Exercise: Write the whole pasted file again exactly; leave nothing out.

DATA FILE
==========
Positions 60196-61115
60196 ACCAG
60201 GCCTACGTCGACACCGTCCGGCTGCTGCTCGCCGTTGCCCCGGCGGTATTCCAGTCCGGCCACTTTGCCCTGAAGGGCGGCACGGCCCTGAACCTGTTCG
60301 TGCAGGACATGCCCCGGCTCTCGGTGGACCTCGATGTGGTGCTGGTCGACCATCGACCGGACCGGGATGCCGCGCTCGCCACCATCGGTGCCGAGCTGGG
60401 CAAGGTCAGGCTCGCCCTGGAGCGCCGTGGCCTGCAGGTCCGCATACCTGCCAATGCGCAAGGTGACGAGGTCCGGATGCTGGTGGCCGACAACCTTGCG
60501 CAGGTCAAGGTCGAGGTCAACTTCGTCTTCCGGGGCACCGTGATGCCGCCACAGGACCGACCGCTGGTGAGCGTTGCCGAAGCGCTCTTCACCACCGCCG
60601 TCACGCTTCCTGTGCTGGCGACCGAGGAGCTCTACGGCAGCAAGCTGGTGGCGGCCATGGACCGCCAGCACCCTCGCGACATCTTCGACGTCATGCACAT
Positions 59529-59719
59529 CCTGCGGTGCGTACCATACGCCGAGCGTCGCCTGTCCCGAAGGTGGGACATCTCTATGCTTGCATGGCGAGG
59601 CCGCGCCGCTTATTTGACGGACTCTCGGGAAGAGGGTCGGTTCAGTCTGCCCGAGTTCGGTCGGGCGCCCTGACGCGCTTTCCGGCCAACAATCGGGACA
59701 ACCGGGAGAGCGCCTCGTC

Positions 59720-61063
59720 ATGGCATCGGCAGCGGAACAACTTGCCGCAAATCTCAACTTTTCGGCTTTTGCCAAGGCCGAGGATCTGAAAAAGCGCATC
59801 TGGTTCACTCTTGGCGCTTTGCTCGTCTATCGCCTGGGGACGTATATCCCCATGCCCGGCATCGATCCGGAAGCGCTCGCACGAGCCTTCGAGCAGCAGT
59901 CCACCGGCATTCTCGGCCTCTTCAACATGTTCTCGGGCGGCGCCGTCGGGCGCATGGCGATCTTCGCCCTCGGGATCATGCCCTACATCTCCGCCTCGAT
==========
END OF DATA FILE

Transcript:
Positions 60196-61115
60196 ACCAG
60201 GCCTACGTCGACACCGTCCGGCTGCTGCTCGCCGTTGCCCCGGCGGTATTCCAGTCCGGCCACTTTGCCCTGAAGGGCGGCACGGCCCTGAACCTGTTCG
60301 TGCAGGACATGCCCCGGCTCTCGGTGGACCTCGATGTGGTGCTGGTCGACCATCGACCGGACCGGGATGCCGCGCTCGCCACCATCGGTGCCGAGCTGGG
60401 CAAGGTCAGGCTCGCCCTGGAGCGCCGTGGCCTGCAGGTCCGCATACCTGCCAATGCGCAAGGTGACGAGGTCCGGATGCTGGTGGCCGACAACCTTGCG
60501 CAGGTCAAGGTCGAGGTCAACTTCGTCTTCCGGGGCACCGTGATGCCGCCACAGGACCGACCGCTGGTGAGCGTTGCCGAAGCGCTCTTCACCACCGCCG
60601 TCACGCTTCCTGTGCTGGCGACCGAGGAGCTCTACGGCAGCAAGCTGGTGGCGGCCATGGACCGCCAGCACCCTCGCGACATCTTCGACGTCATGCACAT
Positions 59529-59719
59529 CCTGCGGTGCGTACCATACGCCGAGCGTCGCCTGTCCCGAAGGTGGGACATCTCTATGCTTGCATGGCGAGG
59601 CCGCGCCGCTTATTTGACGGACTCTCGGGAAGAGGGTCGGTTCAGTCTGCCCGAGTTCGGTCGGGCGCCCTGACGCGCTTTCCGGCCAACAATCGGGACA
59701 ACCGGGAGAGCGCCTCGTC

Positions 59720-61063
59720 ATGGCATCGGCAGCGGAACAACTTGCCGCAAATCTCAACTTTTCGGCTTTTGCCAAGGCCGAGGATCTGAAAAAGCGCATC
59801 TGGTTCACTCTTGGCGCTTTGCTCGTCTATCGCCTGGGGACGTATATCCCCATGCCCGGCATCGATCCGGAAGCGCTCGCACGAGCCTTCGAGCAGCAGT
59901 CCACCGGCATTCTCGGCCTCTTCAACATGTTCTCGGGCGGCGCCGTCGGGCGCATGGCGATCTTCGCCCTCGGGATCATGCCCTACATCTCCGCCTCGAT